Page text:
FDDI which evolved from the IEEE 802.4 token bus timed token protocol is a fault tolerant 100Mbit/sec token passing counter-rotating dual ring LAN standard that permits data transmission between two end-point devices that can be many tens of kilometers apart.
Physical Transmission Medium
As its name indicates, fiber optic cable is the main form of physical transmission medium used in FDDI. Although a copper-based implementation called, Copper Distributed Data Interface (CDDI) does exist. Although originally conceived as a LAN standard FDDI has also been used extensively for MAN and WAN implementations.
In essence FDDI is a ring network similar to IBM’s Token Ring network but with a number of critical differences. The most noticeable of which is that a FDDI uses a dual-attached, counter-rotating token ring topology.
One ring acts as the primary transmission ring and in the original implementations was capable of delivering transmission speeds of up to 100Mbit/sec. The other or secondary ring was originally intended solely to act as a backup. This meant that the secondary ring was inactive and remained so for as long as the primary ring was functional. In the event of failure of the primary ring the secondary ring would become active. Now all traffic goes to the secondary ring for transmission. It is this built-in redundancy that means FDDI is a fault tolerant technology.
Higher Effective Sustained Data Throughput
Another factor in FDDI’s favor was that it used a much larger frame size than Ethernet which meant that it was capable of much higher effective sustained throughput rates than standard 100Mbit/sec Ethernet. Administrators also had the option of using the secondary ring for data transport rather than having it stand idly by thereby doubling transmission capacity to 200Mbit/sec.
Coverage and Scalability
Not only can FDDI traverse large distances it also scales much better than 100Mbit/sec Ethernet. This means it provides superior support for expanding enterprise networks consisting of hundreds or thousands of users. This is a fact not lost on ISPs now that FDDI-II has added the capacity to carry both voice and video traffic.
Spanning Large Distances
With the fiber optic technologies currently available today signal degradation and regeneration issues are not what they once were and so the distance factor that so limits copper-based media is of negligible consequence where fiber optic transmission is concerned. This makes fiber optic based transmission media the media of choice when it comes to “long haul” applications such as intercontinental, cross-continental and oceanic (marine) backbone links.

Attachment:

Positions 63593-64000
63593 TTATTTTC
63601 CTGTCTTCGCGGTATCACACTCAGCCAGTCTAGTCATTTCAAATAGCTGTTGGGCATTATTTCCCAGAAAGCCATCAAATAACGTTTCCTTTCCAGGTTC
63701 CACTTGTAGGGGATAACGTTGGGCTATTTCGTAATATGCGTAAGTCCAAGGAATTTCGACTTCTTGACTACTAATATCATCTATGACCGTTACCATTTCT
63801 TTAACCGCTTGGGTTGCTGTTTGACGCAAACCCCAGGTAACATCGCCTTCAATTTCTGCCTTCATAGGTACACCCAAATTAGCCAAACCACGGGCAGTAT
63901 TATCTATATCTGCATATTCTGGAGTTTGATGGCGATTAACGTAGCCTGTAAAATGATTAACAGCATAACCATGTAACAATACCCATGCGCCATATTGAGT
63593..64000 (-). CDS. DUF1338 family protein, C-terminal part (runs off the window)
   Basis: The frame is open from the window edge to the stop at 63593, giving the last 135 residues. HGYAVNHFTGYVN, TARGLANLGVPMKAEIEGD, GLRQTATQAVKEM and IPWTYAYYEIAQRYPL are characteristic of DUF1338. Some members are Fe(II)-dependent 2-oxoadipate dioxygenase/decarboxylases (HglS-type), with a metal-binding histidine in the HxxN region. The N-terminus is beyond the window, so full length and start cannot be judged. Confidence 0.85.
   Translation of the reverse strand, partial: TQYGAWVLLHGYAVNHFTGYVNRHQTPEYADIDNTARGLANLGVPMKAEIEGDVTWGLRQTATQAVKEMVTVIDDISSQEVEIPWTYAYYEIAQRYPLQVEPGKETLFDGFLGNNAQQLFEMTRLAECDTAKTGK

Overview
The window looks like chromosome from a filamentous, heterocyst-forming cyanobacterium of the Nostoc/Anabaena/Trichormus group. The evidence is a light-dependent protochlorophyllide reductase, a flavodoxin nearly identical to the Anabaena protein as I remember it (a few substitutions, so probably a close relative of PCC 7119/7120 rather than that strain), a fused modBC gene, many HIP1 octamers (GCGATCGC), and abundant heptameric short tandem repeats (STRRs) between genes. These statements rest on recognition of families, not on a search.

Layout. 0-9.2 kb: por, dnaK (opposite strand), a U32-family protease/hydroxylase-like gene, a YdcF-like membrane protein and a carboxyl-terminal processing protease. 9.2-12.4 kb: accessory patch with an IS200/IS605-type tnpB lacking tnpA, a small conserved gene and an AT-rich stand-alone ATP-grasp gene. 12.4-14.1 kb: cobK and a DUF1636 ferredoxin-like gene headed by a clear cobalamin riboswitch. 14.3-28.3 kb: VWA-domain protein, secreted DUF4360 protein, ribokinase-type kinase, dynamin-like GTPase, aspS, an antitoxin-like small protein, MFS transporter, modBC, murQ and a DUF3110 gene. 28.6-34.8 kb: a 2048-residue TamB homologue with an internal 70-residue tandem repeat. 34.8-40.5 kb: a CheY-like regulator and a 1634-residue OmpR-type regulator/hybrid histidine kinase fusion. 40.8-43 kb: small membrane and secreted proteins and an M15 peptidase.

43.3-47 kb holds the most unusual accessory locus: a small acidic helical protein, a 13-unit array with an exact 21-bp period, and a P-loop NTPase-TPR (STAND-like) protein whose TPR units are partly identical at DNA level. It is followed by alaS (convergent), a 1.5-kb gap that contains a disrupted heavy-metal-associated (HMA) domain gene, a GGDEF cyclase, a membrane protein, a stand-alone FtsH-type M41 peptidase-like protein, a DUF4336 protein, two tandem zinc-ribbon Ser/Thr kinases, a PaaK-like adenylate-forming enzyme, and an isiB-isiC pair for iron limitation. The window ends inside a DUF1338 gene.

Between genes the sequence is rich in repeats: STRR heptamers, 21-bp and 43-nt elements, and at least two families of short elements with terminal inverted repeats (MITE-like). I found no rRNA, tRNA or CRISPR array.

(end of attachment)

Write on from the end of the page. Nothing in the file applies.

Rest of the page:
Immunity to Noise and the Environment
Environment factors such as moisture and Radio Frequency Interference (RFI) are also not of the same criticality as they are for copper-based and wireless media. The reasons for fiber optic cable as a transmission medium providing a high degree of immunization to noise (EMI) as opposed to other transmission media all stem from the use of light to convey the information (signals) and the construction of the medium (the fiber optic cable).
Due to the degree of difficulty in “tapping” fiber optic transmission lines without being detected, communications and networking technologies such as FDDI that are based on fiber optic transmission media offer a more secure medium than copper-based or wireless technologies.
Fiber Distributed Data Interface II (FDDI-II)
FDDI-II is a more recent development of FDDI that has added support for circuit-switched services thereby enabling FDDI-II to carry both voice and video signals as well. This means that it is admirably suited to large scale ISP Internet backbone implementation scenarios as it provides for scalability, coverage, geographical spanning (particularly now that modern fiber-optic cabling has overcome signal attenuation and regeneration issues), fault tolerance (the redundant secondary ring), speed, bandwidth (multi-mode fiber-optics), cost effectiveness, improved security (particularly in comparison with copper and wireless)
For additional technical and other specifications visit the IEEE website.